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Palm trees in Peru could help save the environment

A new study from the University of Leeds has exposed the widespread harm that is caused by palm fruit harvesting in Peru. The experts found that changing the way fruit is gathered from the palm tree Mauritia flexuosa could have enormous environmental and economic benefits.

The Mauritia flexuosa palm tree is dioecious, (with both female and male trees), and the females bear the fruit. The palm tree’s fruit, aguaje, is an important part of the Peruvian economy. With a large extent of the female trees being cut down, many forests contain mostly male trees and do not produce much fruit.

In collaboration with experts at the Peruvian Amazon Research Institute, the researchers investigated where and why the palm trees were felled. Detailed maps produced by the team reveal the extent of the environmental and economic damage caused by cutting the palm trees down.

“Cutting down female palm trees to harvest the fruit has halved the total production of fruit of this palm that is available to local communities,” said study lead author Gabriel Hidalgo. 

“This is a clear example of the impact of humans on natural resource levels, in an ecosystem that, on first look, appears undamaged.”

“However, changing the way the fruit is harvested can increase both the number of fruit-bearing palms trees, and the value of these Amazonian peatland ecosystems to people.”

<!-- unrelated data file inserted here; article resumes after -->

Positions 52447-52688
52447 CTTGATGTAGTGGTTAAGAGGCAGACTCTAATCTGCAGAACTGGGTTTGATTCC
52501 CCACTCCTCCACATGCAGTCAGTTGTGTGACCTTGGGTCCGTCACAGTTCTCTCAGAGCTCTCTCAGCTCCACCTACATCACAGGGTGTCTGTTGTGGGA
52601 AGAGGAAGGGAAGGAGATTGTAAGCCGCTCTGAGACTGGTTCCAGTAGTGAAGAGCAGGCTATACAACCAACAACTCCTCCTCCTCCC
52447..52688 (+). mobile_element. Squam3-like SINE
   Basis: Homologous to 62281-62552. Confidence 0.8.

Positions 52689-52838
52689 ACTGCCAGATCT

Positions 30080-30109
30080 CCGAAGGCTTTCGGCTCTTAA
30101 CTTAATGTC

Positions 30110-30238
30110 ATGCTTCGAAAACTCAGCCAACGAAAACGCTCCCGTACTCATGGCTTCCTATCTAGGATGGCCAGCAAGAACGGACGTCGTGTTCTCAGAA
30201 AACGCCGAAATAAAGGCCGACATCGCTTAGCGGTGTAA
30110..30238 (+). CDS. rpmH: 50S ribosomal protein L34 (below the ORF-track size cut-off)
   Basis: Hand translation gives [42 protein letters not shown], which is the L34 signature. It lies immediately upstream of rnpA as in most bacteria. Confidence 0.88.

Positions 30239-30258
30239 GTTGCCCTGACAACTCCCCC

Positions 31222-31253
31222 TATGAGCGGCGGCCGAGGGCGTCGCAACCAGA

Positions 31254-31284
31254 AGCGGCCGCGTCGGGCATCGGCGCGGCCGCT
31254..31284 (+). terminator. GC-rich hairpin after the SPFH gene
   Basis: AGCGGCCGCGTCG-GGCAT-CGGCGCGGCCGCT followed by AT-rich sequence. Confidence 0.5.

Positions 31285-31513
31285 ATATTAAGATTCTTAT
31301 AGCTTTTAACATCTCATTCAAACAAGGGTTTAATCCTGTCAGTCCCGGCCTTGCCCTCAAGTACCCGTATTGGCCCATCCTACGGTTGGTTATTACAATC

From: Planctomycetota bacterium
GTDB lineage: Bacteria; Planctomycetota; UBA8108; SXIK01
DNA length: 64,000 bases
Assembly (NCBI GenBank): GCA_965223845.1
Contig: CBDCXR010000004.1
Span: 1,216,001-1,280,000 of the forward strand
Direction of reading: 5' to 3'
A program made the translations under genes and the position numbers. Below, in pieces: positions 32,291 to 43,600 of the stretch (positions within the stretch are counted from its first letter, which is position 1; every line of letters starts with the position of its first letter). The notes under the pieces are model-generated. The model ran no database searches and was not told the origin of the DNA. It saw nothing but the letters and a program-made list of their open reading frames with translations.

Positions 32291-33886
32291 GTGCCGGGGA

Mauritia flexuosa is the most common species of tree in the lowland tropical peatlands in northeastern Peru. These peatland ecosystems store more carbon than any other part of the vast Amazon region. 

The researchers analyzed data from 93 sites across palm swamp forests. They found that there are a few places where people climb the palm trees to collect fruit – rather than cutting the trees down. As a result, these areas have a higher number of fruit-bearing female trees.

The researchers estimate that by switching to tree climbing, the overall harvest could increase by 51 percent and generate $62 million a year for the local economy.

“This study shows that financially, over the long term, the potential value of the palm fruit ‘aguaje’ for this region of Peru is similar in value to activities such as logging and oil extraction. Sustainable palm fruit harvesting could therefore provide a real economic alternative for local people,” said study co-author Dennis del Castillo.

Professor Tim Baker noted that reducing deforestation of tropical forests is a global priority to mitigate climate change. “Achieving success depends on increasing the value of standing forest to people who live in these landscapes. This study demonstrates a pathway to do this in one of the most carbon-rich landscapes on the planet.”

The study, which was funded by the Gordon and Betty Moore Foundation, is published in the journal Nature Sustainability.

By Chrissy Sexton, Staff Writer

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